This would still be a hilariously ridiculous statement.  You don't know most mythicists, and I doubt you would find those in the scholarly field who would agree with your assessment of them.  Thomas L. Thompson certainly wouldn't.  I certainly don't.  But even if that were the case, it wouldn't matter.  Those who claim that a historical Jesus exist are guilty of this more than I am.  I would say every scholar I know who claims a historical Jesus is getting their information from a Bultmannian school of thought.  "There is nothing new under the sun," because its the same mistakes every time there is a historical Jesus quest. 

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Actually I have a 100% certainty that you don't know shit about literary and historical criticism.

Well, that's good you think that, but too bad you haven't shown that to be true. But go ahead, continue tooting your own horn, your content will reveal how knowledge you are and I'm not, so let's continue.

Oh, I feel you've done the best job at exposing your ignorance in this conversation.  I only brought it to the attention of the reader.  The fact that you can't even cite a book correctly ("Ehrman's textbook" is not the correct way to cite a book, even lazily) and the fact that you use information from wikipedia proves to me you do not have a clue as to what constitutes knowledge of literary and historical criticism. 

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I'm talking about the books of Tobit, the books of Kings, Samuel, the prophets, 2nd, 3rd, and 4th Maccabees, Ester, Esdras, 1-3 Enoch, Testament of Abraham, Testament of Isaiah, Testament of Moses, Baruch, Shepard of Hermes, and the many other numerous Jewish fiction genre books

This is even odder. I don't know how one could claim that the Gospels are written in the style of let's say the Maccabees.

Apparently you aren't familiar with the Macabbees are the Gospels.

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Now the Gospels share certain themes, such as notion of suffering and redemption with the Maccabees, but this is kind of no shit. It just goes to show the themes of the Gospel are grounded in certain strains of Judaism. Jesus as a Jew and the Gospel writers, are going to share a body of thought and influence with Judaism.

Occam's razor suggests that you drop Jesus and leave it at "the Gospel writers."  You don't need Jesus to express the thoughts of the authors.  It is obvious that the authors had no trouble inserting words into the character of Jesus' mouth at will. 

But I would challenge you here to show me one statement and one event you feel comes directly from the so-called historical Jesus. 

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But just because they share certain thematic elements, this doesn't mean they're written in the same style.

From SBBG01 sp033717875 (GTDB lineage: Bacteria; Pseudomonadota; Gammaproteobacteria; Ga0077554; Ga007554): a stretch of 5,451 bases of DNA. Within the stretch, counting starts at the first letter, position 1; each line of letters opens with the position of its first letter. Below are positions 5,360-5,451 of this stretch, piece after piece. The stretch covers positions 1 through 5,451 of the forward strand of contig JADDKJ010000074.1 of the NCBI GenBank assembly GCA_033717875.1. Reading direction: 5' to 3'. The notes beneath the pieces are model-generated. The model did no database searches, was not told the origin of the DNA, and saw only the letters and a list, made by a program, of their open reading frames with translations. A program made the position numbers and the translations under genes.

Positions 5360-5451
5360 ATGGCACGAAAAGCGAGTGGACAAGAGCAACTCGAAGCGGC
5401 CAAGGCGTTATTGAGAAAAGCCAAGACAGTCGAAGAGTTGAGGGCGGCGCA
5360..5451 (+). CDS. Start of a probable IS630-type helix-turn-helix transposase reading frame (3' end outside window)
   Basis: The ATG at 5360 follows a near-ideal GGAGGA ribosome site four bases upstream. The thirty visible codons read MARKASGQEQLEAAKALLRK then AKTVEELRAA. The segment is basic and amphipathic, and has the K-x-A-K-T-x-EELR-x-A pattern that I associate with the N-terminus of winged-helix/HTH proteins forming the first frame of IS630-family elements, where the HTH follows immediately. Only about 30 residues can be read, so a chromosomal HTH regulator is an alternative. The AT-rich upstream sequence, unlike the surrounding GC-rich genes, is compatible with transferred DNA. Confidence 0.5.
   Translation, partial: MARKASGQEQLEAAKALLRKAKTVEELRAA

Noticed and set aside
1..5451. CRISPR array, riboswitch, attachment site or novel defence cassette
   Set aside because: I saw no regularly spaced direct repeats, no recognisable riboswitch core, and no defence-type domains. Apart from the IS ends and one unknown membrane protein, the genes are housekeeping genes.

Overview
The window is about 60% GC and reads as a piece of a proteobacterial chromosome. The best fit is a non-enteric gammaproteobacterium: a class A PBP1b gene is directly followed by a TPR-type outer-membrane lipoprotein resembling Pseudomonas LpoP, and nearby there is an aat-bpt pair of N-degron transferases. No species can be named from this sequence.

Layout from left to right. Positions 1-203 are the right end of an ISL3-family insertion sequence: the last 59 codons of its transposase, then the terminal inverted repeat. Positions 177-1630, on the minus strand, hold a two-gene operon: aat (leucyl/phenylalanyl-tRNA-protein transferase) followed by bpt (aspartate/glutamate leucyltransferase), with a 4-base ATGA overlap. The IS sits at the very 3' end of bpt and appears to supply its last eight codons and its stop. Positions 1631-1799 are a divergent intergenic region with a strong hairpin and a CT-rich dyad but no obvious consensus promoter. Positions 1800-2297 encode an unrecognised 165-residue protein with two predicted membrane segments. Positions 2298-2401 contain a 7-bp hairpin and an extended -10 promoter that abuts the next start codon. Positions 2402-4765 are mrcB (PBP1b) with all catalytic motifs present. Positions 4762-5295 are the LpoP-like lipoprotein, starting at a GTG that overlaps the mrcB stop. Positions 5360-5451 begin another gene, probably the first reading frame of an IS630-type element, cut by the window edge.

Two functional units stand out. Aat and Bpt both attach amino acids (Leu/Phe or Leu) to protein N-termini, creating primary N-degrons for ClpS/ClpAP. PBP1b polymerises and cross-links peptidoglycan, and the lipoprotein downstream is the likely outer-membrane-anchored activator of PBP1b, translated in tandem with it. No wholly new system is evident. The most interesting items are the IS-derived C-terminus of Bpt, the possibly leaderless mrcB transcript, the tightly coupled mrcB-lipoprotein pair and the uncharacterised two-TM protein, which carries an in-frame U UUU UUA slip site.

Literary critics of the Bible such as Erich Gruen, Roland Boer, Philip R. Davies, and Thomas L. Thompson would disagree with you.  Especially since Macabbees 2, 3 & 4 are fictional narratives with no elements of historicity.  In both instances (with 3rd Macabbees in particular and the Gospels) there are clear eponymic functions with names (Aeschylus is used more times in Macabbees 3 than any other narrative, and with good reason because it draws in tropes and archetypes from Prometheus Bound), clear allusions to the books of Kings and Samuel are riddling the narrative of the Macabbee accounts as are other literary tropes found in the Hebrew Bible--just as they do in the Gospel narratives.  I suggest a thorough reading of Erich Gruen, Heritage and Hellenism: Reinvention of Jewish Tradition (1998).

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Nor do these thematic elements negate that the gospels are written in the style of Greco-Roman biographies of religious figures.

Actually they do.  What separates Greco-Roman biography from Greco-Roman fiction is precisely the thematic elements.  How they are used, how often they are used, and in particularly why they are used separates these two genre types.  The fact that you do not know this belays your ignorance of the subject matter.

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Why not just read the scholars I recommended:

This is how you know someone doesn't have an argument. Do you really expect me to go out and spend over a $100 on books, and spend hours reading them, because you're ncapable of articulating a point?

Top somebody who hasn't a clue about methods and genre, I definitely expect you to read those books.  I expect it because so far you have assumed some role of authority here where clearly you have none.  You and I are not on equal levels here - you are severely lacking in an education on this subject.  I have read the arguments on both sides and understand the debate, you do not.  You assumed coming into this discussion (and continue to do so) that the Gospels represent Greco-Roman biographies (in fact in one instance you said they were Greco-Roman biographies - hilarity ensued I assure you).   This is not the position of somebody who grasps the current trends of scholarship on this matter. 

So yes, I demand you read these books, in fact, before we have any serious conversation on the subject.  Spend a few days at the library if you must.  Otherwise you'll continue to make yourself look silly.  We wouldn't want to have that.

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I doubt your fellow mythicist on this forum have read your book list. Are you incapable of arguing the relevant points yourself?

Of course not.  That is why I'm writing a book and editing a collection of scholarly essays on this subject.  I just don't think you would understand a think I said on the matter without having some knowledge as to the current trends of scholarship.